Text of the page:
Obviously, an organization designed to be peer based will be very different from its rank-based counterpart . Rank-based thinking suppresses the heart and intelligence of the majority of an organization's employees . Command-and-control managing under the influence of rank-based thinking tends to be harsh , coercive, and demotivating. It is likely to create a poisonous atmosphere in the organization that kills an employee's natural desire to cooperate and be productive. Peer-based thinking rejects rank and supports a different type of organization, one that respects all members of the organization as peers.
The very form of peer-based organizations promotes the heart and intelligence of all employees. The more individual employees participate in decision making, the more their energy and dedication are enlisted by the organization. Allowed to share in business deliberations, individual employees expand their range of concerns beyond narrow self-interest to include a disciplined concern for the well-being of the whole organization. Most rank-based companies discourage the average individual's participation in decision making.
Deprived of a share in business deliberations, individual employees become almost totally absorbed with their own individual concerns and needs. Many rank-based leaders view this as further proof of their need to control decision making. They are blind to how rank-based leadership by nature creates self-centered employees. Thomas Kuhn (1962) said we don't see something until we have the right metaphor to let us perceive it. Most of our mental models, particularly in business, are still rank based. We need a new gestalt.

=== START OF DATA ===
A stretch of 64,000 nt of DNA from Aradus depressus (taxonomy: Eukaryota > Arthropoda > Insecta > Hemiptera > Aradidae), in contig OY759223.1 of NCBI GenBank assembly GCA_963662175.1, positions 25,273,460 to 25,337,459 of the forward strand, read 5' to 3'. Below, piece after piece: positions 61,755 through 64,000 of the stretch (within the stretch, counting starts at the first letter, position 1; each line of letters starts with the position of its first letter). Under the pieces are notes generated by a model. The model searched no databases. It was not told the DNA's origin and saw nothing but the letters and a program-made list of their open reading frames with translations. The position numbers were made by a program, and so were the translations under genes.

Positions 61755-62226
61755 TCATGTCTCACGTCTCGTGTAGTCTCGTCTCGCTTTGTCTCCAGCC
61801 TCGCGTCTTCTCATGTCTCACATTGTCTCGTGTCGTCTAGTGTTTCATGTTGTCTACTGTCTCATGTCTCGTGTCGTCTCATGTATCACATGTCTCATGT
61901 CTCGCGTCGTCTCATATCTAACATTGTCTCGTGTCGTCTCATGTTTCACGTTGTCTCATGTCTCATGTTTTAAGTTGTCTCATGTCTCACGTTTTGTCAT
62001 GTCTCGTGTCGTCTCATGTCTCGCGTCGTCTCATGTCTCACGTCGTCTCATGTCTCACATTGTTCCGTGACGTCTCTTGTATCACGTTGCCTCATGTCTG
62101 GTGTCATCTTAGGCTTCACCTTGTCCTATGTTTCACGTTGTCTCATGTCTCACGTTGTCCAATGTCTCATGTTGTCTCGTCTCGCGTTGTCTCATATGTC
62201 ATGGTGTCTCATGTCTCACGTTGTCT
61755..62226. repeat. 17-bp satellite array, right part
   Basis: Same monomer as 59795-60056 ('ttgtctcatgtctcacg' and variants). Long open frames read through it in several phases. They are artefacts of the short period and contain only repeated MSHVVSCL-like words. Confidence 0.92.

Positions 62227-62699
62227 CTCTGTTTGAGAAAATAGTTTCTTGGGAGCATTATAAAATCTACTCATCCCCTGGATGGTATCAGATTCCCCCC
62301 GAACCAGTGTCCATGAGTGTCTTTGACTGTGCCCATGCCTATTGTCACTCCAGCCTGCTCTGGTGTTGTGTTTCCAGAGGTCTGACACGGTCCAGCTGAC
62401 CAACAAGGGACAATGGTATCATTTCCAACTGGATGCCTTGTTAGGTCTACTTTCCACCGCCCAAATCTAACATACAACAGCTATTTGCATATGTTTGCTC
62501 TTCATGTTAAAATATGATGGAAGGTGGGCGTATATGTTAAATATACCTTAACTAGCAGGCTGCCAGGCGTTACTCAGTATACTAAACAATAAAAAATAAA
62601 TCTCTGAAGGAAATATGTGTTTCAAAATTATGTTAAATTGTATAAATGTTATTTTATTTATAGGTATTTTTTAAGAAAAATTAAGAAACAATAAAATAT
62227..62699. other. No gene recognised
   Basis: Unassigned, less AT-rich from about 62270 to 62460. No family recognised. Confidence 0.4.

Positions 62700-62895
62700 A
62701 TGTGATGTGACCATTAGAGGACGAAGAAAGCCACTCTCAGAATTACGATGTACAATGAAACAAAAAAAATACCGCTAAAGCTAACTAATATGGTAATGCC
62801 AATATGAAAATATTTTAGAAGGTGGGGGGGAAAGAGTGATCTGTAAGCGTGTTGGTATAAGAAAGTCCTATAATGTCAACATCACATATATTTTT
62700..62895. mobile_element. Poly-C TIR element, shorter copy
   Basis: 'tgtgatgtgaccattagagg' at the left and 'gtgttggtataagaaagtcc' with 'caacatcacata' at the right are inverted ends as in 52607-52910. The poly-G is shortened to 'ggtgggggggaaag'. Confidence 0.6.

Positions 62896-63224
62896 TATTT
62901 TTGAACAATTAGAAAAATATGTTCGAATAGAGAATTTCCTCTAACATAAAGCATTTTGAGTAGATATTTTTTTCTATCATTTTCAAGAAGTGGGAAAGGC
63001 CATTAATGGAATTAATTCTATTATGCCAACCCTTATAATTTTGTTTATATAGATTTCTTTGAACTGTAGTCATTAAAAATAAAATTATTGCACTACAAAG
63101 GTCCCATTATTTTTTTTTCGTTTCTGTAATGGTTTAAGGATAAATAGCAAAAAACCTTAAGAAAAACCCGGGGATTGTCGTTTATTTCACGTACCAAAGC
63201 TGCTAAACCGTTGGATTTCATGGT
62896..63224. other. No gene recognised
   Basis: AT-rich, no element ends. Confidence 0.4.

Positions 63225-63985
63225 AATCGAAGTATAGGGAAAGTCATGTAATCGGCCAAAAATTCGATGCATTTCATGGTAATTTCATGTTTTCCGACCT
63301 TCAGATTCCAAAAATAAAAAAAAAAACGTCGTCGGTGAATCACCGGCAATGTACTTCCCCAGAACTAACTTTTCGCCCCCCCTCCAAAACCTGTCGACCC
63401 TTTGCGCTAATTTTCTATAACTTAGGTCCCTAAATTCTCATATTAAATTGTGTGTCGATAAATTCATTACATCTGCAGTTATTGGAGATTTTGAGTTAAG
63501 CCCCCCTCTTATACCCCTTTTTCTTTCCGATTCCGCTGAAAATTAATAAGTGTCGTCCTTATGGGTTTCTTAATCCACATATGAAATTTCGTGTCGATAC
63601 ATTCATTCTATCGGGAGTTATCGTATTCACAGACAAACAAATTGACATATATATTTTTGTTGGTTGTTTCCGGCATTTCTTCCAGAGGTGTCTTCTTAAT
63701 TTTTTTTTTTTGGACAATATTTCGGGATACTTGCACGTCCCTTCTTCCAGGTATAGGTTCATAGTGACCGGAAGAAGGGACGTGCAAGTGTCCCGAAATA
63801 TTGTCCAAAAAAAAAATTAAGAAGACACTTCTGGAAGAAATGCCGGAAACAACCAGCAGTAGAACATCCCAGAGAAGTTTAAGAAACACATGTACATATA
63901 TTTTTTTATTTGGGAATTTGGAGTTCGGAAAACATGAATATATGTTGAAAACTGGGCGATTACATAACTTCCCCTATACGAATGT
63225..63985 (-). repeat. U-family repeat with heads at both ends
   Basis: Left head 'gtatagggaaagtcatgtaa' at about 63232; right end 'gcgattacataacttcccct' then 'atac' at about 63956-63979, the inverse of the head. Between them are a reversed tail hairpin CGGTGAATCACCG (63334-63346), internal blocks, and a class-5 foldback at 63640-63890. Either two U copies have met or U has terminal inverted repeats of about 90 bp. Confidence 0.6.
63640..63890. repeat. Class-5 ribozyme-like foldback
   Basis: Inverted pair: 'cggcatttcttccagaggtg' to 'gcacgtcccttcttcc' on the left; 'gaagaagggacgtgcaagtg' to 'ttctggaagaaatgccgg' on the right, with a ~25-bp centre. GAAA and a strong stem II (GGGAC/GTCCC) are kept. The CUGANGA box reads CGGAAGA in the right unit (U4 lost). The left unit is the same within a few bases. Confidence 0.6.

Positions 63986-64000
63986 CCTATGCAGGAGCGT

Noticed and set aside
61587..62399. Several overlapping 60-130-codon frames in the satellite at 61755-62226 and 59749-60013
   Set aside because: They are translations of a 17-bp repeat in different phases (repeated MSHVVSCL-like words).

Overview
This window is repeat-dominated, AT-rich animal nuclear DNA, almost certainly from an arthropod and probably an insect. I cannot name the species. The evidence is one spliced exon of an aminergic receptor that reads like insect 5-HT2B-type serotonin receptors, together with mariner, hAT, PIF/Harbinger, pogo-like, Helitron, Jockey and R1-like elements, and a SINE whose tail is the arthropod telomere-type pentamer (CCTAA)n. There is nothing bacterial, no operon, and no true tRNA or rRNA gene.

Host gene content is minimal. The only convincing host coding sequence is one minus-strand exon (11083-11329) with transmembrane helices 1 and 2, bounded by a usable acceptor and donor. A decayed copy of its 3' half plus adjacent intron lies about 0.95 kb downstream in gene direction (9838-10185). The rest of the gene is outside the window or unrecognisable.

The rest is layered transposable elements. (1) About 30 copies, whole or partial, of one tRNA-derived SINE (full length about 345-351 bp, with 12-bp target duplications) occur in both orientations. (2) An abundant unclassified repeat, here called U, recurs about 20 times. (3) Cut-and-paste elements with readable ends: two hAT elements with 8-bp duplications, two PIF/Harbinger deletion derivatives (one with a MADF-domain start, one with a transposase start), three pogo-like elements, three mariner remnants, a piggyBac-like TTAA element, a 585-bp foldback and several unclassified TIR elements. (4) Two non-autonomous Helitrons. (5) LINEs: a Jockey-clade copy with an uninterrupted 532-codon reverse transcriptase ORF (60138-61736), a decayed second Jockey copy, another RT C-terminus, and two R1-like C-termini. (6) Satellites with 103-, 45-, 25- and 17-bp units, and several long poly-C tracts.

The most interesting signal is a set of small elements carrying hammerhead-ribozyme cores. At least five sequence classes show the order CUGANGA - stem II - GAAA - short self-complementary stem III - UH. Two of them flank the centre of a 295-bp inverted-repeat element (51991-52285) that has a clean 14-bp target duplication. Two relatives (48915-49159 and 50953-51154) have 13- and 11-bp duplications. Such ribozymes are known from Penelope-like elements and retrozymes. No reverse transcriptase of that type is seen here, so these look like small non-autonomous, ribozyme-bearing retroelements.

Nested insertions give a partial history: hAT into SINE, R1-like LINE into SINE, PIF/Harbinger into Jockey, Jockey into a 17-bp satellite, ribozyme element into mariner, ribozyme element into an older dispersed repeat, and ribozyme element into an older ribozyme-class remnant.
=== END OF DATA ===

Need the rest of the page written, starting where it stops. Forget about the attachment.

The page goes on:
John Case (1993), in a cover story for Inc. magazine, pointed out that "a twenty-first century company's task will be to organize work so it can be carried out by businesspeople ”by men and women who take responsibility and who share in the risks and rewards of enterprise" (93). Ten years later, most companies still have not created this sort of organization. I believe a main reason for this failure is the absence of a proper understanding of rank-based versus peer-based thinking. When a leader tries to share decision-making responsibility with others but fails to address the underlying rank-based thinking, any positive results will be short-term. The long- term results will include an increase in employee cynicism and an increase in rank-based control.